Hamilton Co. judges object over hiring process

CINCINNATI, OH (FOX19) - Some of Hamilton County's black judges are saying their appointment system is biased against minorities.

There are two open magistrate positions. One was held by Pete Outcalt. He retired. Allen Triggs was the other magistrate. He left for another job. He is black. The Municipal Court judges appoint magistrates who handle cases such as evictions, small claims, and arraignments.

The court had nearly 40 applicants apply for the positions. Last week, the group narrowed it down to six finalists; Three candidates are black, and three candidates are white. In the end, two women, Deb Casey and Jacqueline Ulreich Purcell, were appointed. Both ladies are white.

The five Hamilton County Municipal Court Judges who are black say the three black magistrate candidates are more qualified than at least one of the appointees, and should have been placed in at least one of the open positions.

On the other side, Judge Russell Mock, one of the Municipal judges who voted for the appointments, said race has nothing to do with the matter and should never be a factor in the hiring process.

After the final vote, the group of black judges wrote a letter to their colleagues on Thursday, asking the 14-judge court to reconsider. Judge Ted Berry and his four black colleagues wanted to consult experts of employment law to confirm that the standard is fair and equitable. That option didn't happen, and now he said the candidates are considering suing.

"My father who was the first black mayor of Cincinnati back in the 70s had a saying," said Judge Ted Berry. "He said that the more things change, the more they remain the same."

The vote by the judges took place at the Hamilton County Courthouse on Thursday. The two women were appointed by an 8-4 vote. It was split among racial and party lines, and filled with debate.

"It was very, let's say, vigorously debated in the joint session where the two entries were signed by the eight Republican judges," said Judge Berry.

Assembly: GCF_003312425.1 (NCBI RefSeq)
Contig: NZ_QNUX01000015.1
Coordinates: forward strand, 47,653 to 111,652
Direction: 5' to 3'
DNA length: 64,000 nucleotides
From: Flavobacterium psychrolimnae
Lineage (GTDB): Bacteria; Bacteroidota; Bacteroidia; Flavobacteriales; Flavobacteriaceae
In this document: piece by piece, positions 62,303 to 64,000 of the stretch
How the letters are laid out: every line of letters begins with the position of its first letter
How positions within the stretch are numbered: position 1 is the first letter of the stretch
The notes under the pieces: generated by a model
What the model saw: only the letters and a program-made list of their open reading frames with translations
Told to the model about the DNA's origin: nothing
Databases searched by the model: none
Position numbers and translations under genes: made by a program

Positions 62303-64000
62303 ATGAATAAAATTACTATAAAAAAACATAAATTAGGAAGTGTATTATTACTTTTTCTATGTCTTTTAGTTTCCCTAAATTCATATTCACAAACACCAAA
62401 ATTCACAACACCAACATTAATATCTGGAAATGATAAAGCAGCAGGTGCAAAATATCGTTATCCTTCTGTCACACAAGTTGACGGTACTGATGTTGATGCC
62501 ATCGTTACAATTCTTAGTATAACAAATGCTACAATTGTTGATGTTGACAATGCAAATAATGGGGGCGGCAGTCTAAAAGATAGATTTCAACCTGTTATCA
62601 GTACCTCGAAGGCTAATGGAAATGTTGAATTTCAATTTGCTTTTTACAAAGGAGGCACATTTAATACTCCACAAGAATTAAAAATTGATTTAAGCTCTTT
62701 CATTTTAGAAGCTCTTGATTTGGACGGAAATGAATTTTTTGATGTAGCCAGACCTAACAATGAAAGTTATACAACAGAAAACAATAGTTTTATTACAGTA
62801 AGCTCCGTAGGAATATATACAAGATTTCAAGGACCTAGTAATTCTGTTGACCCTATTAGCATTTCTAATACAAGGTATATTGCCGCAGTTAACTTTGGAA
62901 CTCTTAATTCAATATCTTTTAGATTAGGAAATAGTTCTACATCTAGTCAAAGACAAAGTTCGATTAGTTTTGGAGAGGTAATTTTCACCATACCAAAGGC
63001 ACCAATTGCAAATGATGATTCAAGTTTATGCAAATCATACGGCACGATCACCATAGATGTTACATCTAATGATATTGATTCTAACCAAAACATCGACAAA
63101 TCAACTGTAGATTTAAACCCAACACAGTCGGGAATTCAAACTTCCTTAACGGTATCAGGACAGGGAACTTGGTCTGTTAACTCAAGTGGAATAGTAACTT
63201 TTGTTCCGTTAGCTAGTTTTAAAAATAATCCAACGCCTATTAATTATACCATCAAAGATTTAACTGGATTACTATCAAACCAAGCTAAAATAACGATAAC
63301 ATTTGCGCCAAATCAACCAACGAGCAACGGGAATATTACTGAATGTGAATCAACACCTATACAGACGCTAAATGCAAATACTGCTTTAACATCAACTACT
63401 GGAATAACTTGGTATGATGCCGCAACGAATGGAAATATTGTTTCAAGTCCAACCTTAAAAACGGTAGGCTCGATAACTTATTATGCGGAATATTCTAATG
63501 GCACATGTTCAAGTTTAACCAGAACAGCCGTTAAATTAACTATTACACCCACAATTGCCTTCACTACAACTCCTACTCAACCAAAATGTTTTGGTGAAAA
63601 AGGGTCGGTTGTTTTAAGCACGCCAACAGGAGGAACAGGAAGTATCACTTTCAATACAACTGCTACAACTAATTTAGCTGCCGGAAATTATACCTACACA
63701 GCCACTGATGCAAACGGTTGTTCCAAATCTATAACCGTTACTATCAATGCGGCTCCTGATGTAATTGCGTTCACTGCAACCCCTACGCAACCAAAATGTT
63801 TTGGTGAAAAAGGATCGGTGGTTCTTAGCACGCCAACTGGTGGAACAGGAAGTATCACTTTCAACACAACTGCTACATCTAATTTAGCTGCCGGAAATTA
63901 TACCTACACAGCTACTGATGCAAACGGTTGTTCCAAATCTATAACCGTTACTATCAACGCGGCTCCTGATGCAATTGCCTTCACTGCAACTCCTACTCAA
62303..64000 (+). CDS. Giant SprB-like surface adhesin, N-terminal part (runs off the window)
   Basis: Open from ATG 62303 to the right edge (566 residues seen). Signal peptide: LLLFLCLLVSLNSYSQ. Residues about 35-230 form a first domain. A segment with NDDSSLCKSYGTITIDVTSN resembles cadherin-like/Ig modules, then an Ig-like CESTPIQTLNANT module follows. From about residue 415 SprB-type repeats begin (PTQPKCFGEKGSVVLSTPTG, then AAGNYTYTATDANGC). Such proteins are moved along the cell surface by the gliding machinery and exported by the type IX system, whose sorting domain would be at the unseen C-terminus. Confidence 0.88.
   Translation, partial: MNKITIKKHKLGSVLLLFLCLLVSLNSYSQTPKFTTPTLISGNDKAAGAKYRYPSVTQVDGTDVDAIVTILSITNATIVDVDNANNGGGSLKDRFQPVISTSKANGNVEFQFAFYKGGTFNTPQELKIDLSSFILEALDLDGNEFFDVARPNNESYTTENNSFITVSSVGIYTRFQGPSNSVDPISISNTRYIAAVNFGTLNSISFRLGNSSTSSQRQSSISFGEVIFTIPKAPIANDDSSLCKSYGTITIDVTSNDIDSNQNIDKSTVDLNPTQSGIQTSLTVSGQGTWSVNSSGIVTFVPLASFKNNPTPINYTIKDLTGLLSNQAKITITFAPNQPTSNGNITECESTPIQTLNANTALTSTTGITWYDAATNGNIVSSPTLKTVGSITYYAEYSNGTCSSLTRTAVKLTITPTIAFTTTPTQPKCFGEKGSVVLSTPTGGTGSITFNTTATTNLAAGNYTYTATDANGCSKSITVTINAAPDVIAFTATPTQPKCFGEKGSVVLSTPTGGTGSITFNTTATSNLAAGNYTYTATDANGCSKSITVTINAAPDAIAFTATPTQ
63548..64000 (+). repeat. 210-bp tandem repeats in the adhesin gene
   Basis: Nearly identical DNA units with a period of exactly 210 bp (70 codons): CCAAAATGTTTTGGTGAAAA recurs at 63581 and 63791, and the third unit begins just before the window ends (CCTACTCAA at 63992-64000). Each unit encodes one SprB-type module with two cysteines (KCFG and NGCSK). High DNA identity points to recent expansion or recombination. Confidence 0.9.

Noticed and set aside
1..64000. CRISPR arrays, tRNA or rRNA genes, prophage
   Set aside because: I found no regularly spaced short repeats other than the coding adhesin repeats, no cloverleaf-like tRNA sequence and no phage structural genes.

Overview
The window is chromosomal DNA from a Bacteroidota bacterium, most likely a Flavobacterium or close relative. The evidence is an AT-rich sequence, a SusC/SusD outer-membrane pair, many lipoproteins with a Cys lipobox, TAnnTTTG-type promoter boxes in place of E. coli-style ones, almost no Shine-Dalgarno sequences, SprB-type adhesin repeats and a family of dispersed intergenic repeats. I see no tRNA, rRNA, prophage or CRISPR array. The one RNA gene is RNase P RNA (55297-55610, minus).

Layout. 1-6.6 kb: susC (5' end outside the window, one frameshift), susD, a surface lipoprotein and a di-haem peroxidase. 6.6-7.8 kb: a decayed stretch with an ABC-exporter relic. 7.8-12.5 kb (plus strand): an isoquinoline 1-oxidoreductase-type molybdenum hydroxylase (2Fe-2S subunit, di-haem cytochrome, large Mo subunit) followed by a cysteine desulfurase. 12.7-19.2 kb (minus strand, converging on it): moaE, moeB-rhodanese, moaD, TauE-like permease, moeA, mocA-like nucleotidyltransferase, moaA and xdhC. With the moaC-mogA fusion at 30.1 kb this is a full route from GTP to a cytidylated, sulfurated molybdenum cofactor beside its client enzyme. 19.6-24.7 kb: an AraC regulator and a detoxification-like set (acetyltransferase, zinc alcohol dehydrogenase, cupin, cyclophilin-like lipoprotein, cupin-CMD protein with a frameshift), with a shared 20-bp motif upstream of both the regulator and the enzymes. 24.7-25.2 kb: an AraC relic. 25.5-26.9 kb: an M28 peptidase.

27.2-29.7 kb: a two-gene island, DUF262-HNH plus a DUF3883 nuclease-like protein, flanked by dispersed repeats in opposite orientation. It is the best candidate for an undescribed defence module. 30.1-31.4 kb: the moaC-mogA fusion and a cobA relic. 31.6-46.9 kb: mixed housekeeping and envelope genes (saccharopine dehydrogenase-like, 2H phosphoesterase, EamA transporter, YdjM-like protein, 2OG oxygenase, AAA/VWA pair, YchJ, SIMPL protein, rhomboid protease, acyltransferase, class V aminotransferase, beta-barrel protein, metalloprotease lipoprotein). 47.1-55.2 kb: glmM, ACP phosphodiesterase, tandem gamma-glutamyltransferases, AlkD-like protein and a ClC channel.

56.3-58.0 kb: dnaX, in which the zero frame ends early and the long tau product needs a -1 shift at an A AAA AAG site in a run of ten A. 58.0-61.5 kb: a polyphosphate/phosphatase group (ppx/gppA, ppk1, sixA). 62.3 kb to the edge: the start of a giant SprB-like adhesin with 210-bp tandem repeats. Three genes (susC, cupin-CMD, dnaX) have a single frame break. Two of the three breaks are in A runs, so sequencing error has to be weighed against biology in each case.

The five Democrats who are black did not sign to endorse the appointments.

Casey is an assistant prosecutor in Cincinnati. As for Ulreich Purcell?

"Well, she hasn't even practiced law in the last year and half," said Judge Berry. "She's lived in Florida, and volunteered in some capacity down there."

But Judge Mock who heads up the personnel committee said that's not the case. He said Ulreich Purcell has Municipal Court experience in Butler County.

As for the other candidates, Kevin Tidd, the remaining white candidate, is a law clerk. The three black candidates, Elizabeth Tye and Raeshon Mansoor have private practices, and Marva Benjamin is an assistant prosecutor with Cincinnati.

Fox19 reached out to all of the candidates on Tuesday. Tidd declined to comment. We couldn't track down Ulreich Purcell. Four others didn't return our calls. However, some critics say both appointees are minorities because they are women.

"My argument is that number one, the black candidates are imminently more qualified," said Judge Berry. "Number two, diversity is an aspirational goal mandated by the Ohio Supreme Court."

Fox19 also spoke with Judge Mock about the allegations. He sent us this statement:

"Race should never be a factor in the hiring process. Each of the female applicants were hired because of their experience, qualifications and expected judicial demeanor. Every judge on the screening committee initially agreed the six finalists were qualified. Unfortunately, some of my colleagues injected race into this discussion by insisting that a departing African American magistrate MUST be replaced with another African American.  While the majority of the Court which hired these two qualified women embrace the importance of diversity, the assertion that a hire MUST be of a certain racial makeup is both improper and illegal. Just as the gender of the two new magistrates was not a consideration, race should not be as well.  It would be discriminatory for the Court to exclude any person based on race, religion or gender.  This is wrong in every workplace but even more egregious in our justice system.

The hires made by the Court were appropriate and legal. Both new magistrates are well qualified to serve the needs of the Court and every citizen in Hamilton County."

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